Although Mao relied on competent generals and colleagues in winning the Chinese civil war in 1949, he began to increasingly favor loyal sycophants after his Great Leap Forward scheme in the late 1950s produced humanity's worst famine and undercut his authority among his pragmatic colleagues.
Once surrounded by yes men, a strongman is unlikely to be challenged. His loyalists would report only the good news. This can compound relatively minor policy errors with even bigger mistakes as loyalists, in currying favor from the dominant leader, double down on the initial misstep. As detailed in "Tombstone," the monumental history of the Great Leap famine by Chinese journalist Yang Jisheng, the provinces ruled by Mao's closest allies recorded more deaths than others because his loyalists continued to pursue radical policies instead of taking remedial measures to save their starving people.
In the early 1970s, the poor health of Zhou Enlai and economic and civil chaos resulting from the Cultural Revolution of the late 1960s forced Mao to appoint Deng, one of the party's most competent leaders who was purged during the early days of the Cultural Revolution, to manage the regime's day-to-day affairs. But Mao quickly purged Deng again because he was politically disloyal.
There is also the danger of paranoia and insecurity at the top. A paradox about dictatorial regimes is that overconcentration of power seldom brings a sense of security to the strongman himself.
Mao was obsessed with plotters and conspirators hidden among his colleagues. One inevitable result of such paranoia was the constant purge of senior leaders seen as disloyal or threatening. Another outcome is the deliberate manipulation of factional political warfare. Mao purposefully fostered power struggles among competing factions to ensure his own power.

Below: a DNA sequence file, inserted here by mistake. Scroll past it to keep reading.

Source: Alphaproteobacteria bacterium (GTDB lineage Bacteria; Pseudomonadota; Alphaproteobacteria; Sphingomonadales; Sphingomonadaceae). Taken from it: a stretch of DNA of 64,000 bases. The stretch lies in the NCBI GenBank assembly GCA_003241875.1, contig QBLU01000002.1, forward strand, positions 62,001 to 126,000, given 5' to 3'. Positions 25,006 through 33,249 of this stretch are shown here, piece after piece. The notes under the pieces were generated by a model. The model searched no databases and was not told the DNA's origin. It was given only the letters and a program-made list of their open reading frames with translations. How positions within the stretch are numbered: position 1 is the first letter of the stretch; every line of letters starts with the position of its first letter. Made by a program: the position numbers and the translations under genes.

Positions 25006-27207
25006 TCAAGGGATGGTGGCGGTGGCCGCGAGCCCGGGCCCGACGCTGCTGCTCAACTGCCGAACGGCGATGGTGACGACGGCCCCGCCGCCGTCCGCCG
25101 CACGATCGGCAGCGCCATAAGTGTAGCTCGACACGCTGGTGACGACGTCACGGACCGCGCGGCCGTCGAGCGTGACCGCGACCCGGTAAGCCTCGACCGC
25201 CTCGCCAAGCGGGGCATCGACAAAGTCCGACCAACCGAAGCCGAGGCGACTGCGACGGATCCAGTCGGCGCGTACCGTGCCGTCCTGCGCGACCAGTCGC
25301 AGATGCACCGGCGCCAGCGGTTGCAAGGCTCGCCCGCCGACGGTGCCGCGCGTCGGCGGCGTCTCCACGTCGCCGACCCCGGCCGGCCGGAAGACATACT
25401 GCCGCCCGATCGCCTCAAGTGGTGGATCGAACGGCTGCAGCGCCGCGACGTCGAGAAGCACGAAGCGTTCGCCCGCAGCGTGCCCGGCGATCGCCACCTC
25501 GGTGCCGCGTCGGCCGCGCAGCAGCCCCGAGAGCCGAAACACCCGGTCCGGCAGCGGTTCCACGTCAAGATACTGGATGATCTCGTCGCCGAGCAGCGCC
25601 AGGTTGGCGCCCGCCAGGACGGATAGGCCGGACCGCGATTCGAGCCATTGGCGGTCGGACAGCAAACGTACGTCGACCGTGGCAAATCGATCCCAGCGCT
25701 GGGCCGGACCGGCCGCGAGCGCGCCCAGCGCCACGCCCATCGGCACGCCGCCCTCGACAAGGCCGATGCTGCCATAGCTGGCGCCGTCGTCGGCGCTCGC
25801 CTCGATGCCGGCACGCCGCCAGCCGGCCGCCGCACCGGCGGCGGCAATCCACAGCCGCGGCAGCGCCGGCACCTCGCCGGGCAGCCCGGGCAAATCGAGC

While such Machiavellian tactics benefited Mao immensely, they were directly responsible for the viciousness, brutality and treachery of elite politics during much of his rule.
WAVERING RESPECT Lastly, there is the cyclical nature of a leader's prestige. Typically, a strongman like Mao starts with sky-high political support because he promises bold reforms and displays a refreshing leadership style. But a dominant leader's personal prestige tends to peak within one decade of rising to the top, and then declines precipitously.
Mao's prestige began to erode in 1957, when he had to reverse course in an ill-conceived attempt to make the CCP more responsive to criticism. The abortive end to this "Hundred Flower Movement" quickly prompted Mao to launch the "Great Leap Forward." By 1962, 13 years into his rule, his authority had suffered irreparable damage when the magnitude of the calamity of the Great Leap became clear to his colleagues. Fearing that he was being sidelined, Mao responded with the Cultural Revolution to oust his opponents.
Since a strongman's personal prestige is his political capital, this cycle has real consequences. Historical experience suggests that when a dominant leader's personal prestige starts to fall, he tends to take even greater risks to recover it.
Highlighting these dangers does not mean that they will actually happen in today's China. Given its global importance and the aspirations of China's 1.38 billion people, we should all wish China well, even as we worry about its future. By revisiting some of the causes of the disasters of the Maoist era in China, we only hope that China's current leaders will heed the lessons of their own history -- and avoid repeating the same mistakes.
Minxin Pei is a professor of government at Claremont McKenna College and a nonresident senior fellow of the German Marshall Fund of the United States.